According to global business advisory company KPMG, global manufacturing companies have begun investing heavily in new, advanced manufacturing technologies and started to devote significant portions of their R&D budgets to integrating robotics into their workflows. Additionally, more than a quarter of the interviewed business leaders have already invested in cutting-edge AI and cognitive computing technologies. KPMG published the results of their manufacturing industry research in the 2016 KPMG Global Manufacturing Outlook (GMO) survey. According to the survey, manufacturers are being forced to increase investments in new products and services and innovative manufacturing technologies in order to continue to compete in the global market. Those surveyed also stated that pressures to reduce pricing and costs, as well as new technologies increasing competition, played roles in their new investments.
KPMG surveyed more than 360 manufacturing executives from large global corporations, including 80 executives from the United States. When asked, 39% of them said that they will be devoting a significant amount of their upcoming R&D budgets to advanced manufacturing technologies, including robotics, over the next two years. Many respondents indicated that they had already made large investments in advanced 3D and digital technologies. 25% of them reported that they have begun investing in a wide range of new tech, including artificial intelligence, cognitive computing, 3D printing and additive manufacturing technologies. Another 35% will definitely be investing in 3D printing, 33% in materials science, 30% in AI and 39% in robotics within the next 12 to 24 months.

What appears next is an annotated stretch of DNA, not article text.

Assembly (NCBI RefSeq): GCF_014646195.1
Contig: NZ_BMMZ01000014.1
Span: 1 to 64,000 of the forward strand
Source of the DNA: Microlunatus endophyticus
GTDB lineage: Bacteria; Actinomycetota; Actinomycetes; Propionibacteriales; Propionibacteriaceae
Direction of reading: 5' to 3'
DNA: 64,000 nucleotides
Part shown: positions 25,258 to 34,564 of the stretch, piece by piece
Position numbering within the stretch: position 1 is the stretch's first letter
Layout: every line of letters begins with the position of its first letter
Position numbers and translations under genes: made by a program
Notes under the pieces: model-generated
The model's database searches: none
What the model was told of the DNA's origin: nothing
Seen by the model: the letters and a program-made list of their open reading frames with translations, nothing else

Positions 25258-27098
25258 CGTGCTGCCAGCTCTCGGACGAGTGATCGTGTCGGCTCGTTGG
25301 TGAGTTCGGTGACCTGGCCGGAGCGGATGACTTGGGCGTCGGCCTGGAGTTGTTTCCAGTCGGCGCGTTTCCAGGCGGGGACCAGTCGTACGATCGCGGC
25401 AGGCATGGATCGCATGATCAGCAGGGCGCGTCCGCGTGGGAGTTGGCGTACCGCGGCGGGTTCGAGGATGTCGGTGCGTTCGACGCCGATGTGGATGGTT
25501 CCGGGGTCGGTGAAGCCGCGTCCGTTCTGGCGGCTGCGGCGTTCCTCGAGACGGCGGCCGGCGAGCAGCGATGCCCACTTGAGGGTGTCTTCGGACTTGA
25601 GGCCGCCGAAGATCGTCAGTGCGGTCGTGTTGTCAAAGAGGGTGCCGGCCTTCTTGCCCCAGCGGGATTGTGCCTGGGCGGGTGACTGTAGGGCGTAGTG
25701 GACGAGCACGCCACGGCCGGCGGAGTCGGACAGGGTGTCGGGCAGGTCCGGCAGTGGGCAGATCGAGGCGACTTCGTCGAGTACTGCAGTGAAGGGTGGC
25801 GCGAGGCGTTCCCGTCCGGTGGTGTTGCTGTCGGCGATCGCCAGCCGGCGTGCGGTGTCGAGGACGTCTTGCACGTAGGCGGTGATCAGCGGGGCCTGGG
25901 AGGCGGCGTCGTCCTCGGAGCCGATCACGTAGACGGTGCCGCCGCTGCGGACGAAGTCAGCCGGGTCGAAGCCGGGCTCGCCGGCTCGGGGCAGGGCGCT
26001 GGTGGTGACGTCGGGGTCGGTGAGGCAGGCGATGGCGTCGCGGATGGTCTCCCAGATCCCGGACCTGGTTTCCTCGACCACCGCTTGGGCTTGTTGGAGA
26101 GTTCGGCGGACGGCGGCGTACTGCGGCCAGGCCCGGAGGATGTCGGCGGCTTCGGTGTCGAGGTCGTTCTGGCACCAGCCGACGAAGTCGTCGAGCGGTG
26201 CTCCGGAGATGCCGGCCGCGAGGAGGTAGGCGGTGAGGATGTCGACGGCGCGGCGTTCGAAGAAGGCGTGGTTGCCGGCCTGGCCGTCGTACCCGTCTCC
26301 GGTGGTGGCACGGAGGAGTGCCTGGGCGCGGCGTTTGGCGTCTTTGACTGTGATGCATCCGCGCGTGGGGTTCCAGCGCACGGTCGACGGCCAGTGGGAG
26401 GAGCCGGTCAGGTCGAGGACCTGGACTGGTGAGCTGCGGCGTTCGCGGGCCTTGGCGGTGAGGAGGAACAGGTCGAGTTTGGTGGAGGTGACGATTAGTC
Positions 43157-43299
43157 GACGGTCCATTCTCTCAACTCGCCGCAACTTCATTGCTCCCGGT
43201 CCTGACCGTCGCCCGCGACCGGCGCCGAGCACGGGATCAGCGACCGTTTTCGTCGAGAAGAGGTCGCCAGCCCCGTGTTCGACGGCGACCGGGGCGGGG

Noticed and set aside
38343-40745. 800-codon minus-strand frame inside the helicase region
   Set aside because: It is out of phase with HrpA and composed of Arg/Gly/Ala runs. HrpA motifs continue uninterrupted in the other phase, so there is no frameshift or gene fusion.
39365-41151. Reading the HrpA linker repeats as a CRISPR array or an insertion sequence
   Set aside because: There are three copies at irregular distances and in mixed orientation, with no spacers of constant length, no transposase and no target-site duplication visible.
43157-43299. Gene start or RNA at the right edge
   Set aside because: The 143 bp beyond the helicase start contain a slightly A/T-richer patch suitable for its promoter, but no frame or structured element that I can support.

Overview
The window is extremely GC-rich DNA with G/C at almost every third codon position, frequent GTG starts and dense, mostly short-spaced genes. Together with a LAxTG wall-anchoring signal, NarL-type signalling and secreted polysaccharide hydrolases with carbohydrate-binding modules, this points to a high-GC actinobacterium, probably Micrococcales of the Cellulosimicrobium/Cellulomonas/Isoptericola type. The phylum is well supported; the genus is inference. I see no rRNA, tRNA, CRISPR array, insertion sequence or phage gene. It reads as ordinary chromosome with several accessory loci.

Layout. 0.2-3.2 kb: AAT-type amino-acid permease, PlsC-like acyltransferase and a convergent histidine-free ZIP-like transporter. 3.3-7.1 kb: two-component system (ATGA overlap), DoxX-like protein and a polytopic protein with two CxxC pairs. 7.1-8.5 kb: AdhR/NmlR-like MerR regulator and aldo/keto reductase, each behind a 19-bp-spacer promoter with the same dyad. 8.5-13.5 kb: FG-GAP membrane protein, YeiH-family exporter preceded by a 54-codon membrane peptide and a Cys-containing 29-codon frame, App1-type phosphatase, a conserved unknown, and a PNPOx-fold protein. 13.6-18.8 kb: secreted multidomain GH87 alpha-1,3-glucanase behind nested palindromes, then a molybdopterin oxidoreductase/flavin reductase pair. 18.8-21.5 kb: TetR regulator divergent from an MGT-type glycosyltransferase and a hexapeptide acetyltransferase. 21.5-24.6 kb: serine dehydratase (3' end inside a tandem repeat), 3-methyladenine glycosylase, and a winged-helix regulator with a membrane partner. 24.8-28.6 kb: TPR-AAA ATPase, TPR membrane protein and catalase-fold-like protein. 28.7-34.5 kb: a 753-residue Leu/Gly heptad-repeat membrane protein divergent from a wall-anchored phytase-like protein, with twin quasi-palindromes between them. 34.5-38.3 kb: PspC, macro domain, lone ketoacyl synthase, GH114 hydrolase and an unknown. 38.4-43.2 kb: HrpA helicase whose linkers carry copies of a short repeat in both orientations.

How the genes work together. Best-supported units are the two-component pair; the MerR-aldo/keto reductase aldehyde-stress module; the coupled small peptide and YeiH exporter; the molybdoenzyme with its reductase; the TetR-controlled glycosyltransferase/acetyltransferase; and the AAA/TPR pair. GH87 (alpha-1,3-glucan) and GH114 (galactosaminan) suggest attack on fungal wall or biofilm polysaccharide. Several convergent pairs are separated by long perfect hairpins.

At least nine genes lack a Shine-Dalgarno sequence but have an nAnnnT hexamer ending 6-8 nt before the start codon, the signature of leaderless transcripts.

“Manufacturers recognize a failure to evolve will leave their organization in a non-competitive position. The need to become more digital has never been greater and investments in new technologies are a way to enhance agility, flexibility and speed to market when launching new products and services-critical elements for manufacturing companies to win in the marketplace,” said KPMG’s Global Chair of Industrial Manufacturing Doug Gates.
While both global manufacturers and manufacturers based in the United States share a similar urgency to develop new technologies, the global market seems to be more motivated to directly invest. According to the KPMG GMO about 21% of all global respondents expect to be devoting more than 10% of new revenues to R&D over the next two years, while only 15% of respondents from the United States will be devoting as much to R&D. In comparison, 56% of global respondents will be devoting between 4% and 10% of new revenues on R&D over the next two years; only 53% of respondents from the United States will be devoting the same amount to R&D.
“Investing in innovative solutions and services is at the top of the agenda for manufacturers. Whether investing in incremental improvements for existing products or inventing entirely new products and services, it is clear manufacturers recognize the need to increase their investment in innovation,” said the National Sector Leader of Industrial Manufacturing for KPMG in the US, Brian Heckler.
Some of the other notable finding from the annual KPMG GMO survey include 56% of respondents looking to change or expand their range of products and services offered will make new investments to launch one or more new products in the next 12 to 24 months. 39% of them plan to launch one or more new services. 45% of global respondents and 42% of US respondents are concerned that their products or services will not remain relevant. 38% of global respondents and 31% of US respondents are concerned that advanced technology will allow competitors to take business from them. And 44% of global respondents and 42% of US respondents worry about customer loyalty.
KPMG International’s member firms include more than 174,000 professionals and more than 9,000 partners throughout 155 countries. Their 2016 Global Manufacturing Outlook survey is based on Forbes Insights-conducted interviews with 360 senior executives. The respondents represented six industry sectors — Aerospace & Defense, Automotive, Conglomerates, Medical Devices, Engineering and Industrial Products, and Metals — and they were evenly distributed between Europe, Asia, and the North American markets. You can read the entire 2016 survey here. Let’s discuss further over in the KPMG Additive Manufacturing & Robotics forum at 3DPB.com.